Policies: First Step for Suspicious Mail

Yesterday, President Trump’s daughter-in-law was hospitalized after she opened a piece of mail containing an unidentified white powder that was later determined to be non-hazardous. She complained of nausea following her exposure and two other people who were present were also taken to the hospital. In this case, the mail was addressed to Donald Trump Jr. and delivered to his mother-in-law’s apartment, a move to avoid screening by agents assigned to protect the President’s immediate family.

Even though you or your business may not be targeted to the same degree as world leaders, crimes perpetrated using the mail are not uncommon. Through collaborative efforts, government agencies including the FBI, DHS, ATF and the US Postal Service have identified characteristics of suspicious mail that have repeatedly shown up, including:

  • Restrictive markings such as “Personal” or “Handle with Care”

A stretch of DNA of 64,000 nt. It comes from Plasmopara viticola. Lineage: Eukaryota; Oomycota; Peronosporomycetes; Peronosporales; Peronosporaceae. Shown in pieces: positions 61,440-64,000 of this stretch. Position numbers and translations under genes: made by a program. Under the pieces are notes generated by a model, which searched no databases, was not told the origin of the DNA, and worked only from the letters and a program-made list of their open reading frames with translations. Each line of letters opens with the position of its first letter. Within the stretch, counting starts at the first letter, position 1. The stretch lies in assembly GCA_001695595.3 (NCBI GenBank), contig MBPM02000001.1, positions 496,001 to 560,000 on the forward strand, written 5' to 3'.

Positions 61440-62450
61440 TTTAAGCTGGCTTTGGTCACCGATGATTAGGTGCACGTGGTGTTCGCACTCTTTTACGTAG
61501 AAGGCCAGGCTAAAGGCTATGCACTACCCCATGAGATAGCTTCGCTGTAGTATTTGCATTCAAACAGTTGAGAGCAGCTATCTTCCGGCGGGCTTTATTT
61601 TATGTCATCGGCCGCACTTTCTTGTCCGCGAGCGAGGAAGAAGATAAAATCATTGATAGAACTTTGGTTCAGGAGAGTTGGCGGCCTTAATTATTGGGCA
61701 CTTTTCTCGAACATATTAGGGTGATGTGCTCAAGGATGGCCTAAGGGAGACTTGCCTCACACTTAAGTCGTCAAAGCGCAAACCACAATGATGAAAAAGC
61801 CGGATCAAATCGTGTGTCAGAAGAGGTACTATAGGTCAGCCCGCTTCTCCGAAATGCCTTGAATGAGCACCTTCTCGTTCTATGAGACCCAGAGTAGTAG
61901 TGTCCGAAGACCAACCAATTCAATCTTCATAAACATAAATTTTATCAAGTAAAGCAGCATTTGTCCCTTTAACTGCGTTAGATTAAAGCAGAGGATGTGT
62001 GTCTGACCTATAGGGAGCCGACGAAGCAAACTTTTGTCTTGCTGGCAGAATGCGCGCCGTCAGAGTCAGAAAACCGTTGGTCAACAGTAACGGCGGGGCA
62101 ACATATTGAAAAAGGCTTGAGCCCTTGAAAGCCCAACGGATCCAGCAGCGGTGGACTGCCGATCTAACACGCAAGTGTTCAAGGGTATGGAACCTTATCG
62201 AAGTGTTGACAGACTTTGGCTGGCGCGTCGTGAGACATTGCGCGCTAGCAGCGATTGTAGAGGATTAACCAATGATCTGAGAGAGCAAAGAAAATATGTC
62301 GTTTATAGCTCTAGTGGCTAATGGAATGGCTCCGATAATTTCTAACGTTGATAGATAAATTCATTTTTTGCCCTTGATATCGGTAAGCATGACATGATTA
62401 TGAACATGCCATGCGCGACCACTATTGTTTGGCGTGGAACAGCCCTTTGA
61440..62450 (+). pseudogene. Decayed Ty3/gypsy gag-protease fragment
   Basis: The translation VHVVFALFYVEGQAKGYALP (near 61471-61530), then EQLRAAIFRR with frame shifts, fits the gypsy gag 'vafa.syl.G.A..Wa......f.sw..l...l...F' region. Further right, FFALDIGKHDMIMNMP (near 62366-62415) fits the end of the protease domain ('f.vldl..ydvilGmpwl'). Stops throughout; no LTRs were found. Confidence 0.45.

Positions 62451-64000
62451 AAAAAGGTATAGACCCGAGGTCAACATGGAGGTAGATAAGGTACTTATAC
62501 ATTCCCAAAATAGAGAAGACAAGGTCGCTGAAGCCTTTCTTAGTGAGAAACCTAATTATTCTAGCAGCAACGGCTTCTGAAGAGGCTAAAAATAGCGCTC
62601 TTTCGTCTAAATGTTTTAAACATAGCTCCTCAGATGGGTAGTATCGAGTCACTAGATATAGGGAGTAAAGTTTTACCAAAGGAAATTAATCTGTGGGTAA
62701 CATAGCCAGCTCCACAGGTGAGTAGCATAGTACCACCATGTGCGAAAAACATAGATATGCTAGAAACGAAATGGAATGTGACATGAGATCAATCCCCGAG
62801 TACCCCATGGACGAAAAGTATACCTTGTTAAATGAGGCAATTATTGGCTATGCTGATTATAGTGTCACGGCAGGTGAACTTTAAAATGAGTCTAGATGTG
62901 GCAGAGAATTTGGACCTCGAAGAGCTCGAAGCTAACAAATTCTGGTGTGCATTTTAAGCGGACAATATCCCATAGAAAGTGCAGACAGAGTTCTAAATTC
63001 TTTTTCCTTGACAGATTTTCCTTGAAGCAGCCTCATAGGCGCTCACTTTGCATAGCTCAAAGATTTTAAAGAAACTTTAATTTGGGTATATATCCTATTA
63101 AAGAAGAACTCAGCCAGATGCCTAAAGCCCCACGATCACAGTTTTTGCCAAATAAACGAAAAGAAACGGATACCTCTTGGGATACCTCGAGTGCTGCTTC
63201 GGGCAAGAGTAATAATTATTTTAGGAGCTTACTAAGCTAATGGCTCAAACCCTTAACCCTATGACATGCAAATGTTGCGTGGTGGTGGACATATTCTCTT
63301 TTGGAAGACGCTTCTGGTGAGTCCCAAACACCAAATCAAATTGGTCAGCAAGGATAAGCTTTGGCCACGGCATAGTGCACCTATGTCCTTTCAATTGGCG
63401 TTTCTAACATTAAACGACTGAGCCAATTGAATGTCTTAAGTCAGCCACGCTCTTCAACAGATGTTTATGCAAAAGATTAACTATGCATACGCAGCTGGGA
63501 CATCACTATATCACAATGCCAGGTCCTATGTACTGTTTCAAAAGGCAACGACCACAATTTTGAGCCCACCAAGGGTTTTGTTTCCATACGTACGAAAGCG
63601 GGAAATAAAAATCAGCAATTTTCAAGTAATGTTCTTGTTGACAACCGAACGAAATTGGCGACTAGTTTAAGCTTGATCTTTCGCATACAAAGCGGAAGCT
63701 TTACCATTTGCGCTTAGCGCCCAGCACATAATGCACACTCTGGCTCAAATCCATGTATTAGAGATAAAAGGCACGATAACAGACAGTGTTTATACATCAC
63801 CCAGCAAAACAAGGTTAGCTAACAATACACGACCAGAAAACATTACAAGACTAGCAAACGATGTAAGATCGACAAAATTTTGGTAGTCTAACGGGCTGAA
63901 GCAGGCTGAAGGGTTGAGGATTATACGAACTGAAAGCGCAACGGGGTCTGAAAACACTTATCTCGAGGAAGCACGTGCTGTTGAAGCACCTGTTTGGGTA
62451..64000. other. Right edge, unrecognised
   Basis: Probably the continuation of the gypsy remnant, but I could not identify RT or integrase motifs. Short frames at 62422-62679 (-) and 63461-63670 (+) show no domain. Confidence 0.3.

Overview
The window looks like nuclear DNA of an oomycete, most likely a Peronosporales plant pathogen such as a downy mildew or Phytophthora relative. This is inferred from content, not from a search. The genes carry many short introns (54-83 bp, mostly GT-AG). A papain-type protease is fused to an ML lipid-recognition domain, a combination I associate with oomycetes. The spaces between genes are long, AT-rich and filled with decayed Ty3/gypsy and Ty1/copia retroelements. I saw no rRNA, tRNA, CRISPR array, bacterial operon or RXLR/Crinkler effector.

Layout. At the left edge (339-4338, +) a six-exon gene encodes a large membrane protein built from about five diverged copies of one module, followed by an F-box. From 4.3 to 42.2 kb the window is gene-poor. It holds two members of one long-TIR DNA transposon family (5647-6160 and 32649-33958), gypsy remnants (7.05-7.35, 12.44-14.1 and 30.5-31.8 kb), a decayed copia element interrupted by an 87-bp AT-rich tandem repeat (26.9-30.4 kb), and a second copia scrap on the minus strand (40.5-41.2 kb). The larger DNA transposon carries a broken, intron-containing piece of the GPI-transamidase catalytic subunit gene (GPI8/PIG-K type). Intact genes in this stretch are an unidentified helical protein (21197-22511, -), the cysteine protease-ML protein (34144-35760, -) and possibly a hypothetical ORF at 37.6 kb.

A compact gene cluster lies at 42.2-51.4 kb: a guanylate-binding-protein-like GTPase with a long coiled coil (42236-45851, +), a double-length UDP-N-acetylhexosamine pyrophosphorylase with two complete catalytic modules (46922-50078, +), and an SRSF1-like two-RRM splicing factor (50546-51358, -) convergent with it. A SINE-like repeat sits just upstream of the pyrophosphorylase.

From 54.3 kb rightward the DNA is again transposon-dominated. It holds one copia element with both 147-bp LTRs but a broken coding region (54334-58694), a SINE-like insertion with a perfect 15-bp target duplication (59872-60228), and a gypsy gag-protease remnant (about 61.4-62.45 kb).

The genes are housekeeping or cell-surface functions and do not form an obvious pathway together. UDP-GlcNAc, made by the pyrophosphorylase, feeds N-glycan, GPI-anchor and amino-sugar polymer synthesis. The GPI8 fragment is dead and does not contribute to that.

• No return address

  • Misspellings or badly written address

  • Mail sealed with tape or packages sealed with excessive tape

  • Excessive postage

While this recent incident was a hoax, as most are, all businesses and households should have a suspicious package handling policy with an emergency plan in the event of a real threat. In addition to mail handling procedures, ongoing training is important. Clearly, Vanessa Trump has received security awareness training yet she did not think twice about opening mail addressed to her husband. Didactic education about abstract incidents or passive instruction like mailroom posters are rarely enough.

Key Takeaways: Have a plan to identify and handle suspicious mail. Provide scenario-based training for staff who receive mail and deliveries. Stress test the system to see if response to abstract concepts is aligned with policies and procedures. You may need more or a different type of training.

#suspiciousmail #mailroomsecurity #mailhandlingpolicies #scenariobasedsecuritytraining